Create Your First WordPress Plugin – File Structure Tutorial

When you are ready to create and begin programming your first WordPress plugin, the first thing you need to worry about is the file structure of the plugin.

Name Your WP Plugin

To get started, you will need to name your plugin. This should be a unique name that is not used by any other plugin in existence! In fact, it is extremely important that you use a name that you are very confident has never been used before and will never be used.

In many cases, you can just use the full name of the plugin. However, if your plugin name consists of common words, you will need to exercise more care to ensure you are using a unique name.

Create The Plugin Directory & Your First Plugin File

For the purpose of this tutorial, I am going to use a fictional plugin name to show how this works. In this tutorial, I will be creating a plugin named "rsplugins".

The first thing you will need for your plugin is a directory folder. This folder should have the same name as your plugin, so I'll be creating a folder named "rsplugins".

I recommend creating a special directory on your own computer that will contain your main plugin folders to keep them neatly organized. I have a folder called "WP Plugins" on my Desktop. Within that folder are more folders for each plugin I have created. Within each individual plugin folder, I then create a folder to specify the version number. Then, the actual plugin folder "rsplugins" will be located within the version number folder.

To show you what I am talking about, here is the directory structure I have created:
WP Plugins >> >> 1-0-0 >> rsplugins

In this example, is the actual domain name of the plugin I'm creating. "1-0-0" is the first version number.

I use a three number system for the version numbers to make it easier to understand. The first number is the main version number (ie, version 1). I increment the main version number when I make major changes or additions to indicate a new edition. The second number is a secondary version number. I increment this number to signify that features have been added, although not enough to really call it a new edition. The last number is incremented when a bug fix is released, so it indicates that there are not new features but is still an important update.

This means that the "rsplugins" folder is the actual plugin folder. Everything else is merely for organization. It may not seem like a big deal at first, but when you have many different versions and many different plugins, you will be thankful that you kept your files organized.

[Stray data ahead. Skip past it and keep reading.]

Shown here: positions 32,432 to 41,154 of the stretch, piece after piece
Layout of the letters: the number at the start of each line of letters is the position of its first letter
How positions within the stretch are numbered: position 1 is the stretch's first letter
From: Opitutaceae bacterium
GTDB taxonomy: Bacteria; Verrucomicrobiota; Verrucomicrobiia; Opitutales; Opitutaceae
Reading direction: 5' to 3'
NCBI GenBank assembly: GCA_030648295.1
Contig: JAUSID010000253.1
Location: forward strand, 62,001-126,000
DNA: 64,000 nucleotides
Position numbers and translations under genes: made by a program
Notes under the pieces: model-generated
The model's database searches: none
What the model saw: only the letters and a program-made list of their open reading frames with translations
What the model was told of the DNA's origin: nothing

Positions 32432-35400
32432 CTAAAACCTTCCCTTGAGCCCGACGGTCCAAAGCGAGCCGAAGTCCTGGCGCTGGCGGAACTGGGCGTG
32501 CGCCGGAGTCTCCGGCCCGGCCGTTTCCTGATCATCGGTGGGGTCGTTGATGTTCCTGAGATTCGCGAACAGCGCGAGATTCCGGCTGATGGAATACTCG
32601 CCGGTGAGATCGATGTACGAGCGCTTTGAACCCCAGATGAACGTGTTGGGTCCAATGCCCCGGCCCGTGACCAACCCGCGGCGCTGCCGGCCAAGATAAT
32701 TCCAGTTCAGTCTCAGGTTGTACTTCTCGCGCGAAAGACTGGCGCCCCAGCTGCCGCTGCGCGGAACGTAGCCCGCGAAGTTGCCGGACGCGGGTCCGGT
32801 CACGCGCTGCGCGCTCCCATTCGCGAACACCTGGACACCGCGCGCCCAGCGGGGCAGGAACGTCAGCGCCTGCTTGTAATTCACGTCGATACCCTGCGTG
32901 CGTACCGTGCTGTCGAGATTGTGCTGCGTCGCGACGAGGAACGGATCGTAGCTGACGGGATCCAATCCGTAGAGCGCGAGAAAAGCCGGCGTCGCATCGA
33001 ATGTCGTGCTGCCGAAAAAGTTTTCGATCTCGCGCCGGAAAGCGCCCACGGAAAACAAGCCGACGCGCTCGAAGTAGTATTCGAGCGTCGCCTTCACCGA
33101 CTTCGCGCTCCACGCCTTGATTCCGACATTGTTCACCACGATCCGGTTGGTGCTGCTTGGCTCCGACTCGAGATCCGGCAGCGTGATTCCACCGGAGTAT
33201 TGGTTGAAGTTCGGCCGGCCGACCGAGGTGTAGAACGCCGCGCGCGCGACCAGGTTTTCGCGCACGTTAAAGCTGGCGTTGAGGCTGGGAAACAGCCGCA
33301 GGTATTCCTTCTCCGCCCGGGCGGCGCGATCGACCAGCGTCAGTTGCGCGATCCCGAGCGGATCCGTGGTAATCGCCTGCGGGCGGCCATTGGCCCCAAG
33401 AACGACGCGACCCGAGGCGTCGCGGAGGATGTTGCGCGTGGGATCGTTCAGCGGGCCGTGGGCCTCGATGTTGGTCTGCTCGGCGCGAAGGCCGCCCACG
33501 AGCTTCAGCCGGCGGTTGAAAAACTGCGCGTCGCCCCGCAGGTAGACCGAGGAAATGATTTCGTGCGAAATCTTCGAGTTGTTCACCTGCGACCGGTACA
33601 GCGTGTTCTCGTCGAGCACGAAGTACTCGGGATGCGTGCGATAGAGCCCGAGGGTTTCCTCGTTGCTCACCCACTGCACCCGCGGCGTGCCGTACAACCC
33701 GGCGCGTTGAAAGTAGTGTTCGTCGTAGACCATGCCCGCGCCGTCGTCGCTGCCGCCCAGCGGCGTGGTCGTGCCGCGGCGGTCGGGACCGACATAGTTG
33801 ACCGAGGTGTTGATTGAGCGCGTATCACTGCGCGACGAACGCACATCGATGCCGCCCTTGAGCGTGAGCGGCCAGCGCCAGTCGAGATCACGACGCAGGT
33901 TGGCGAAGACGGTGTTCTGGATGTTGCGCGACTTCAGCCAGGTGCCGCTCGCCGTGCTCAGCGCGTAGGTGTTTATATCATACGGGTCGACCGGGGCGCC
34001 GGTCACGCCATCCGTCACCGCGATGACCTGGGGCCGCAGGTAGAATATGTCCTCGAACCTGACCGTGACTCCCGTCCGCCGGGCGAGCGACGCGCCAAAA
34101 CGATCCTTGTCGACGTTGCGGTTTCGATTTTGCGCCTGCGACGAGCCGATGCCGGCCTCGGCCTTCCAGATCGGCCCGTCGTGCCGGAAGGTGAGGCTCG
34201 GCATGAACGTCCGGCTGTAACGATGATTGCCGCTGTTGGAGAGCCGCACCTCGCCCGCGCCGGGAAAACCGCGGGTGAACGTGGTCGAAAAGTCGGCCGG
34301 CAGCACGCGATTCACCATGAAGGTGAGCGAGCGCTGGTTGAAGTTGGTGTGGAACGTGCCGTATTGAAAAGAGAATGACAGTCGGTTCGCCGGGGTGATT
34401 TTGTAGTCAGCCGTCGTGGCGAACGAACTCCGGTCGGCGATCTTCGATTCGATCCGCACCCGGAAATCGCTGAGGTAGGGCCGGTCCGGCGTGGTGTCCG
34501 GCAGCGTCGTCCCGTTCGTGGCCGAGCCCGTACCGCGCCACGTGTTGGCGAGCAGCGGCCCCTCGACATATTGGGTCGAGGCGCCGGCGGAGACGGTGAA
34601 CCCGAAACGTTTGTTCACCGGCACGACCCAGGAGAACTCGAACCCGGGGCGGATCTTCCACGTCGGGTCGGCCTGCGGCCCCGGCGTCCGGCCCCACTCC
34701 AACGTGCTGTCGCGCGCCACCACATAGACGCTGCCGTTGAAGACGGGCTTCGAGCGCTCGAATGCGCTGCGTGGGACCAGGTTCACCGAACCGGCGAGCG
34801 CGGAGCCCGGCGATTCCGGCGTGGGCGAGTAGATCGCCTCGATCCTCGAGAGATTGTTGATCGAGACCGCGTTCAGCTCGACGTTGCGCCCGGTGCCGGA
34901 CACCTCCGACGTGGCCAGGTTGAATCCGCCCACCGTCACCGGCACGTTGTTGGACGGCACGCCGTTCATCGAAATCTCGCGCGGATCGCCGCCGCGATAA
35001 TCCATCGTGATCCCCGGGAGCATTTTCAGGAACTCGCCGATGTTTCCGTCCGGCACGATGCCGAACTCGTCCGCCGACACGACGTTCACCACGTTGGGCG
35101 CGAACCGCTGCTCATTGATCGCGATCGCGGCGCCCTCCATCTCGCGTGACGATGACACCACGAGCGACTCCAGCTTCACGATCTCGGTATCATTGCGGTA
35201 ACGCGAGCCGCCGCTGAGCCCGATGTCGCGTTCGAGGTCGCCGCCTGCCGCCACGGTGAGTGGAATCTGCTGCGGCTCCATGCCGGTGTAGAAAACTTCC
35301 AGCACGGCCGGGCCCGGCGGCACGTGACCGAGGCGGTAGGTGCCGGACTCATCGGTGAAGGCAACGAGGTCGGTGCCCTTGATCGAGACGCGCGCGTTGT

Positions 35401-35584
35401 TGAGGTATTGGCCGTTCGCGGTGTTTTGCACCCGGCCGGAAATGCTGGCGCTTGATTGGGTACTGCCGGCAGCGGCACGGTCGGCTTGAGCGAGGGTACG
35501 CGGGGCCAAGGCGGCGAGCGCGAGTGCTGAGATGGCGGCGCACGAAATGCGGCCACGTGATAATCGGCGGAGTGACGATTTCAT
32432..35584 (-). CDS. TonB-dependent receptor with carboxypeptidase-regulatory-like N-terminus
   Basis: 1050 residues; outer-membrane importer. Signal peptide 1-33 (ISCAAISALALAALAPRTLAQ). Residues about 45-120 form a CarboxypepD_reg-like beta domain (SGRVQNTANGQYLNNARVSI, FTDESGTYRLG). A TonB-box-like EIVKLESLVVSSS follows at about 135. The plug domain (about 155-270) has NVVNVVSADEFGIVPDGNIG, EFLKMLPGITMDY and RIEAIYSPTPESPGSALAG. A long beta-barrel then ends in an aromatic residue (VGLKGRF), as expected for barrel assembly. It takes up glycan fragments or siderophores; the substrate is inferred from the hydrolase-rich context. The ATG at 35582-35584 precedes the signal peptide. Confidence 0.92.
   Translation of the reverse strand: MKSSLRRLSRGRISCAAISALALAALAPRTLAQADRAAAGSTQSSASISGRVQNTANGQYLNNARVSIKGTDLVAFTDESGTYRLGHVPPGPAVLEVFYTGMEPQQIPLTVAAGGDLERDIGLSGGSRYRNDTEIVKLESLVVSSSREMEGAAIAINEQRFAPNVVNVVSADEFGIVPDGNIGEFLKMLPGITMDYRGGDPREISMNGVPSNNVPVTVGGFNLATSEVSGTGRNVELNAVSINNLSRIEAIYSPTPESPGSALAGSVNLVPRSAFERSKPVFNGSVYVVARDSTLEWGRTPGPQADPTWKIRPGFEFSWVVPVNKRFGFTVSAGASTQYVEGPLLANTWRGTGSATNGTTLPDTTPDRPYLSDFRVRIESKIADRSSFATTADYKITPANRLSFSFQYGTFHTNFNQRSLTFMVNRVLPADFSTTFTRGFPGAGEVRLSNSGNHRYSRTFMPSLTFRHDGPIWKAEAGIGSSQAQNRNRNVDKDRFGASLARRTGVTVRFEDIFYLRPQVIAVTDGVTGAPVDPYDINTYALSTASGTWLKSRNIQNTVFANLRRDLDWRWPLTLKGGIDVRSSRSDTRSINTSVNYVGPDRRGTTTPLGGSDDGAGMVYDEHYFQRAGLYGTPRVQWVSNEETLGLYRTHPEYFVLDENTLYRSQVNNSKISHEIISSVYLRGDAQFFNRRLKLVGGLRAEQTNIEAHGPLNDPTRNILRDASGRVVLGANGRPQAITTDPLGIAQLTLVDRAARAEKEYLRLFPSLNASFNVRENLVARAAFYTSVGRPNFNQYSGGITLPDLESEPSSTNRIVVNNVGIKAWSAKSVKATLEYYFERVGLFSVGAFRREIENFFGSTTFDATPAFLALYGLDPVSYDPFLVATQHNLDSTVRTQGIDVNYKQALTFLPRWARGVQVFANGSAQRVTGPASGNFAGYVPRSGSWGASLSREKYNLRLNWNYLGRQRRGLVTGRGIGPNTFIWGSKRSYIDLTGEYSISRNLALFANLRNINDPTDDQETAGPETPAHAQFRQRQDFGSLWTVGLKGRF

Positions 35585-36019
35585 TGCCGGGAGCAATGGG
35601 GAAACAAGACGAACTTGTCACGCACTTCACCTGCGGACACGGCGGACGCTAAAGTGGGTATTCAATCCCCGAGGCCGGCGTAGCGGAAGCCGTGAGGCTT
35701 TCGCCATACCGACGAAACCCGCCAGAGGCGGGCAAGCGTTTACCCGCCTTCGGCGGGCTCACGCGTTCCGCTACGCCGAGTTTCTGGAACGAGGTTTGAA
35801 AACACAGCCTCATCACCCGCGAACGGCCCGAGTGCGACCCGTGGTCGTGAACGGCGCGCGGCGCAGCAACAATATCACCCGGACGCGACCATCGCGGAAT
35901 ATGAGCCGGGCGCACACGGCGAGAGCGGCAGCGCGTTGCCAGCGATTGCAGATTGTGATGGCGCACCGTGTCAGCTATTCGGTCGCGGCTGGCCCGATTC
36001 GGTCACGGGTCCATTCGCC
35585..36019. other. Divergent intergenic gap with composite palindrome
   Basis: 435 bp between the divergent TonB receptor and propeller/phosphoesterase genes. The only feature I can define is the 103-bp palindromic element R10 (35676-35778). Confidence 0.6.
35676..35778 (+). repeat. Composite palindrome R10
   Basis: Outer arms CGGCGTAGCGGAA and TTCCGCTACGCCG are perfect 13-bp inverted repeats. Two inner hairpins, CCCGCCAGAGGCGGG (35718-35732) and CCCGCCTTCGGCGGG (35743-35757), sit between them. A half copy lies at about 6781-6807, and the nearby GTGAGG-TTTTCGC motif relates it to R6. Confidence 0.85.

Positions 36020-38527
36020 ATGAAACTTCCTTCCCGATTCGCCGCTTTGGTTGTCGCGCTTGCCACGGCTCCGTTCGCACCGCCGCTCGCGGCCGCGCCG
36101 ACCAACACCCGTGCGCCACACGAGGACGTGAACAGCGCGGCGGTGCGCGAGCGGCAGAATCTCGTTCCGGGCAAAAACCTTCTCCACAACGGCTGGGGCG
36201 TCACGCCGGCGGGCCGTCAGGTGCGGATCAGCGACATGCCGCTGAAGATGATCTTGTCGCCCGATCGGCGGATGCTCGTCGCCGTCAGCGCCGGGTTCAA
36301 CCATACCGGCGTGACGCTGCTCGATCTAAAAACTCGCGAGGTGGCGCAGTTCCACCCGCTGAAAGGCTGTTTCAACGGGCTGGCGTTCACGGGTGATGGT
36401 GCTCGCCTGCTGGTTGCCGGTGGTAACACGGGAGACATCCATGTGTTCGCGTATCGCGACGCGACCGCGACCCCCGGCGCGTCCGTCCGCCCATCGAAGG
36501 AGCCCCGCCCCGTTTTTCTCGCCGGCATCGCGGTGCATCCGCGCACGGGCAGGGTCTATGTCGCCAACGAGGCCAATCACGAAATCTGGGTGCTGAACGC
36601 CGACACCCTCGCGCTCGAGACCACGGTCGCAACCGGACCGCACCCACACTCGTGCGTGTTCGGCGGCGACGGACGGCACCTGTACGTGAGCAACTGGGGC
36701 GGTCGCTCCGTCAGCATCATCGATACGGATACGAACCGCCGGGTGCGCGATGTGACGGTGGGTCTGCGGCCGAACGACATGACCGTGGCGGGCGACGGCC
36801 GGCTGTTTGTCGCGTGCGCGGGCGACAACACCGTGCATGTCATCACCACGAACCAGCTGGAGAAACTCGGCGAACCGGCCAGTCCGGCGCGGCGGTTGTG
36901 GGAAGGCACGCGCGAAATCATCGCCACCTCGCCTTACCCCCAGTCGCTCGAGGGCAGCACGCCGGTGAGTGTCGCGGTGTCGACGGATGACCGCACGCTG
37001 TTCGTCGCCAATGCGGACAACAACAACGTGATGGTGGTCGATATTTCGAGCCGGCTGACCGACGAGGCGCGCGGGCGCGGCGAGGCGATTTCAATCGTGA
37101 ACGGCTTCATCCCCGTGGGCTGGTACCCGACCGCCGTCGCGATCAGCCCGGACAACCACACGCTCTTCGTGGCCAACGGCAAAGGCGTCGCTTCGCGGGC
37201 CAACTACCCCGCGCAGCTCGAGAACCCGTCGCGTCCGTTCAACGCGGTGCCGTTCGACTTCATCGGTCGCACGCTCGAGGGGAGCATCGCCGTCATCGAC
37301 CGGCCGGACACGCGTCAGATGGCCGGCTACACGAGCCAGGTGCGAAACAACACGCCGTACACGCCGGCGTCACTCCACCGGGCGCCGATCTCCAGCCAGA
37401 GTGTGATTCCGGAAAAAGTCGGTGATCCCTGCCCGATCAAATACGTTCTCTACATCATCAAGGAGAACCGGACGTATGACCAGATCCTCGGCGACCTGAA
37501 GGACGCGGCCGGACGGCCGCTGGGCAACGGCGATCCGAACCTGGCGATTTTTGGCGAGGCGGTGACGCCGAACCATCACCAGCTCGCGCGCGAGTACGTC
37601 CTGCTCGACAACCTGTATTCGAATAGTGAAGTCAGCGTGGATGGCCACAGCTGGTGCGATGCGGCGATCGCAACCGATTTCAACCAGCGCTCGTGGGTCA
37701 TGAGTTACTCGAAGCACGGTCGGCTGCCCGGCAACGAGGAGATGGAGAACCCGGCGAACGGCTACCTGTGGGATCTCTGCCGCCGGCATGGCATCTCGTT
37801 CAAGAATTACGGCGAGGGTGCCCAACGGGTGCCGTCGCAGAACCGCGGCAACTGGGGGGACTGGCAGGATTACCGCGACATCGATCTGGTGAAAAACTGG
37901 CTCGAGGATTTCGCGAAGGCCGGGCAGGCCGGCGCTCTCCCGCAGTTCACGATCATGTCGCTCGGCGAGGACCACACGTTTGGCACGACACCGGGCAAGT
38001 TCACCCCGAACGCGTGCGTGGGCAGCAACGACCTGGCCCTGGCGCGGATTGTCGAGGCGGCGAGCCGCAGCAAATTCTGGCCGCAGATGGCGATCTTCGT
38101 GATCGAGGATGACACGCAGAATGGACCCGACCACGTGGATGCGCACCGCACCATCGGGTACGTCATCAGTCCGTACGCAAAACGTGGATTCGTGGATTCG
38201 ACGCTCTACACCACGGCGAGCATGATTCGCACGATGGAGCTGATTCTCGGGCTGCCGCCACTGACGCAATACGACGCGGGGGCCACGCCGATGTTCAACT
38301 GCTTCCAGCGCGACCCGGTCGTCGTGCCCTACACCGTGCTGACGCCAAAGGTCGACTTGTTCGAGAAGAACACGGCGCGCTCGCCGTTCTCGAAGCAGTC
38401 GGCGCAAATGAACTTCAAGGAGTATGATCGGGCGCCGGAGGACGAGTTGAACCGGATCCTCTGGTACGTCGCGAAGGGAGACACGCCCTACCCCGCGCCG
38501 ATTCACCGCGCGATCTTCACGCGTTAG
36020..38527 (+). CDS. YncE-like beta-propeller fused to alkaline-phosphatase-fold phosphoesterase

Main WP Plugin File

Now it is time to create the main file. This file must be a php file and it must have the same name as the folder.

For this example, I will create a file called "rsplugins.php", which should go in the "rsplugins" folder we just made.
rsplugins >> rsplugins.php

Main Plugin File Code

Now it is time to develop some code in your first file!

Before you get started with the main coding, there is some required script that you must have at the beginning of this file.

At first, this may not appear like normal code, so you may think that it is not needed. However, WordPress will not recognize your plugin without this code, so it is actually extremely important!

One more important thing to note: This code is only needed in the main file and not additional files that you may create later. This code tells WordPress the basic information for your software, so if you use it again in other files, WP will think you have many different plugins (which would be bad).

Here is the initial, required script. In this tutorial, I'll be putting this at the top of my "rsplugins.php" file.

Plugin Name: Ryan Stevenson Plugin Development Tutorial
Plugin URI:
Description: An example WP plugin for this tutorial.
Version: 1.0.0
Author: Ryan Stevenson
Author URI:
License: Single Owner License - Not for Resale, Transfer or any kind of Distribution

Obviously, you will want to change the information in this code for your own site. Nearly all of this information is displayed in the WP plugins list, so your users will see it.

Plugin Header Code Explanation:

Plugin Name - This should be the full name of your product (does not have to match the name you have used for your folder and main file). This is displayed in the WP plugins list to your users.
Plugin URI - The website address for your product. This link is also shown in the WP list.
Description - Also shown in the plugin list, this is a long description of your software (there does not seem to be a hard limit to the amount of text that can be used here and you can also include some basic HTML here as well).
Version - The current version number. This should be changed each time you release new code (I talked about version numbers previously for file organization and folder structure creation).
Author & Author URI - This is also displayed in WP. Your name is turned into a link, with the URI being the destination for that link. This allows you to provide a second website for your users. If you have a main website for your businesses, use that here to gain some extra exposure for your other plugins.
License - With free plugins in the WP repository, you will want to be sure to use the proper open-source licensing required by WordPress. For commercial plugins, your licensing may vary. I typically license my plugins to a single owner, while allowing them to use it on as many of their own domains as they want.

That is all of the basics to get started creating your first WordPress plugin. You can then begin programming code in your main plugin file, although I personally use this file to include the other files that I'll be using. Take a look at my other plugin development tutorials for more information on what to do next.

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